Development of an invertebrate model of alternating hemiplegia of childhood

Supervisor(s)

Dr Steve Clapcote, Dr Amanda Bretman, Prof. Elwyn Isaac, Dr Dave Lewis

Project description

Heterozygous mutations in ATP1A3, encoding the Na+,K+-ATPase (NKA) alpha3 subunit, are identified as the cause of a phenotypic continuum of ATP1A3-related encephalopathy that includes alternating hemiplegia of childhood (AHC), a neurodevelopmental disorder that manifests as episodic hemiplegia starting in the first 18 months of life, with a spectrum of persistent motor, movement, and cognitive deficits that become progressively more apparent with age. Current studies to better understand the phenotypic effects of NKA alpha3 dysfunction rely heavily on the use of mice. The Clapcote lab and others have developed mouse models that have mutations, such as I810N, identical to those in AHC patients. Heterozygous alpha3-I810N (I810N/+) mice exhibit an unsteady, tremulous gait with occasional spontaneous bouts of hemiplegia. Other abnormalities include low body mass, CA3-CA1 hyperexcitability, increased susceptibility to seizures, locomotor hyperactivity, balance deficits, social deficits and cognitive impairment.

An interesting aspect of AHC in humans is that hemiplegic episodes are triggered by stressful events. We can reliably induce hemiplegia in I810N/+ mice with 100% penetrance by subjecting them to forced swimming in 20 degrees C water for 2 minutes. Notably, this stress-induced locomotor impairment is well recapitulated in Drosophila melanogaster fruit flies heterozygous for mutation G744S in ATPalpha, orthologous to the NKA alpha subunit, at an amino acid residue equivalent to that affected by recurrent mutations in NKA alpha3 in AHC patients. The Drosophila NKA alpha subunit has an amino acid sequence identity of 76% with the NKA alpha3 of humans and mice, but also has amino acid sequence identities of 75-76% with alpha1 and alpha2. Previous work in the Clapcote lab showed that NKA alpha3 is the functionally dominant alpha-isoform in the postnatal mammalian brain, whereas alpha1 and alpha2 have more significant contributions during development in utero.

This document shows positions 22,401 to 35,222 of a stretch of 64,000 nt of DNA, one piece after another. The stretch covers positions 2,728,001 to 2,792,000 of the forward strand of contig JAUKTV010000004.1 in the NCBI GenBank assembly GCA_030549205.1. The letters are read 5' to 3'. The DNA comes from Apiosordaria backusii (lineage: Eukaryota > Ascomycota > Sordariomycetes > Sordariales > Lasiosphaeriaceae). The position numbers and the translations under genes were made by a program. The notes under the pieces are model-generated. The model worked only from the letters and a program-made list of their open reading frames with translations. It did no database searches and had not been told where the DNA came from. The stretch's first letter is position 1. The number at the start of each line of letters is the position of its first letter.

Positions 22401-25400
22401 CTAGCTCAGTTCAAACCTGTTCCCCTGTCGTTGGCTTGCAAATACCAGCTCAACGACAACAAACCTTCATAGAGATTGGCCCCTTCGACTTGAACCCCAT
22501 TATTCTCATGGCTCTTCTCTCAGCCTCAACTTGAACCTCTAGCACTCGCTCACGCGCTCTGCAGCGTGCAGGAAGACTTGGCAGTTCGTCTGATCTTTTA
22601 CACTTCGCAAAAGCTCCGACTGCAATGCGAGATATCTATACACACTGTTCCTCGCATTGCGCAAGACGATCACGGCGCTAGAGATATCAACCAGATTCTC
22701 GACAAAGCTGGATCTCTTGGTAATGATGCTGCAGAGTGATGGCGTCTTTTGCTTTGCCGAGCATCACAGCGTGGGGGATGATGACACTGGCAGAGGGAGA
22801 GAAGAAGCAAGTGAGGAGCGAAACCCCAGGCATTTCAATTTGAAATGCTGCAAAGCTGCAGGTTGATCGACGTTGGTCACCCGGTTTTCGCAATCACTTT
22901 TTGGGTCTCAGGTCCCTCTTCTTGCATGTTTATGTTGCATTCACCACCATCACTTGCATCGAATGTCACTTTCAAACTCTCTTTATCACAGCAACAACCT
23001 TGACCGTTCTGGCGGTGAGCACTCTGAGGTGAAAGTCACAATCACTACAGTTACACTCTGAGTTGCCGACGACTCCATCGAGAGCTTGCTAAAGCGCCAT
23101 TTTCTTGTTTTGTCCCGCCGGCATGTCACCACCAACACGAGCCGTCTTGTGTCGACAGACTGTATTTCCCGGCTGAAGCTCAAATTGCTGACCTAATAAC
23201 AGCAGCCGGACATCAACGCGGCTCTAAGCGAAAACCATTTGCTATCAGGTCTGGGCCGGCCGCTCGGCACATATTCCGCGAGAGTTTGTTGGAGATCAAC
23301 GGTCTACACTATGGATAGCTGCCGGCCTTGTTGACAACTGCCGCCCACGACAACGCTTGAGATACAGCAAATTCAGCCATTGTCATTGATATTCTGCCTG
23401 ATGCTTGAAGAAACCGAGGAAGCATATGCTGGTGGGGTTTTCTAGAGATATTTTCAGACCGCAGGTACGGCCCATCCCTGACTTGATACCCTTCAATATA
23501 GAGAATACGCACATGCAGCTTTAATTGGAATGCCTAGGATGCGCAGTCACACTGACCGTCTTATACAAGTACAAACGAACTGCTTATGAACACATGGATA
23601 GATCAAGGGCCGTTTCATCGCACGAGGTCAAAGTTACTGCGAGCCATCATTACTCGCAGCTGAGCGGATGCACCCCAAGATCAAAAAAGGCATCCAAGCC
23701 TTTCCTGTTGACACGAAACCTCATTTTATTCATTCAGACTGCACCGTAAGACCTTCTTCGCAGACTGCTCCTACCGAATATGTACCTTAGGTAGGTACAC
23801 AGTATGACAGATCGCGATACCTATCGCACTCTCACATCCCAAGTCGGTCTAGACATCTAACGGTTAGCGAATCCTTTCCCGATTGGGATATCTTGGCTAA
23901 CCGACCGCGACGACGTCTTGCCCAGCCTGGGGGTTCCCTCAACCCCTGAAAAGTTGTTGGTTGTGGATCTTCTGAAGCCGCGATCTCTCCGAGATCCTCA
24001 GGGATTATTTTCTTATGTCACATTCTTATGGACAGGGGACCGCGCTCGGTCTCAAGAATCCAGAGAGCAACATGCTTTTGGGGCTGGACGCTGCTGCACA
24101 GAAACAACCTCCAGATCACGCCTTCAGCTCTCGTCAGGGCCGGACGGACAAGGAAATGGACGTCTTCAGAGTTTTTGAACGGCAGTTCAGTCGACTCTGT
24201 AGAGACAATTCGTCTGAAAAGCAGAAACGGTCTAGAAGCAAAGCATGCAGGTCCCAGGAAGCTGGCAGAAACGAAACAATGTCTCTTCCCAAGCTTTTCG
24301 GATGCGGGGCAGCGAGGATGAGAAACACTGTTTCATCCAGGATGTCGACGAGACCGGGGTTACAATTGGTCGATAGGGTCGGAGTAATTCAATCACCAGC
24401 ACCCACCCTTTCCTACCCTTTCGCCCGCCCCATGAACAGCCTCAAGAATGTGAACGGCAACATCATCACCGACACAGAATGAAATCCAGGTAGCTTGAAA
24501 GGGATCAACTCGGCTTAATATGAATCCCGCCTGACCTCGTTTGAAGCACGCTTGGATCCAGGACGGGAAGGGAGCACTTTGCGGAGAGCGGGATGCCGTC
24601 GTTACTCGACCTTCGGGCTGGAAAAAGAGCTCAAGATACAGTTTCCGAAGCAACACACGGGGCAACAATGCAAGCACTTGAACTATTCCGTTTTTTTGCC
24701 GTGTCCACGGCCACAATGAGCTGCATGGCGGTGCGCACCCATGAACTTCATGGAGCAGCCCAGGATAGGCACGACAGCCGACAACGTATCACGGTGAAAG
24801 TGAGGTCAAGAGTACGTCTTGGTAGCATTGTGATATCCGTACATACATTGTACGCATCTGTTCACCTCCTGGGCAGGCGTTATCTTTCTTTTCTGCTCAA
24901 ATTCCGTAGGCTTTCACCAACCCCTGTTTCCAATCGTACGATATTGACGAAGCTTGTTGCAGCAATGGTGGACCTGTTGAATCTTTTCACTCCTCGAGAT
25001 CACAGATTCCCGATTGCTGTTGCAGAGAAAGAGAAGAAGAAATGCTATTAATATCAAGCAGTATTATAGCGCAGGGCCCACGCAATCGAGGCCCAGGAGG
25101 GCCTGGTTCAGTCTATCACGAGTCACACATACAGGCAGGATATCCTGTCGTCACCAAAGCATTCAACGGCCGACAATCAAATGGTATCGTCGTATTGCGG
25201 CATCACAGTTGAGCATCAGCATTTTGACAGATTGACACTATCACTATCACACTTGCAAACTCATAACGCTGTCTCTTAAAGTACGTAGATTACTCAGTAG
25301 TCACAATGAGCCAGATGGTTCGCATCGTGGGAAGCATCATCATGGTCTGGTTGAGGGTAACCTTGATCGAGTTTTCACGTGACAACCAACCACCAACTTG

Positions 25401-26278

The overall goal of the PhD project is to interrogate the power and advantages of Drosophila as a model system in the study of AHC. The key objectives are to:

1) Quantify the extent that ATPalpha mutant flies phenocopy NKA alpha3 mutant mice and AHC patients;

2) Generate WT and G755S human cDNA ATP1A3 transgenic lines in Drosophila;

3) Determine whether WT and G755S ATP1A3 transgenes are able to rescue or phenocopy ATPalpha mutant flies.

Entry requirements

Candidates should have, or be expecting, a 2.1 hons at Undergraduate level or above, in a relevant subject. Candidates must have lived in the UK for at least 3 years by Oct 2019 to be eligible for full studentship. If English is not your first language, you will need a recognised English Language qualification to be admitted onto any of the University's degree programmes: language requirements https://www.leeds.ac.uk/info/123100/admissions/143/entry_requirements

How to apply

Please apply online

Please include supervisor name and project title.  A research proposal is not required.  Please upload a CV and transcripts

How to apply (email)

fbsgrad@leeds.ac.uk

How to apply (phone)

+44 (0)113 343 8186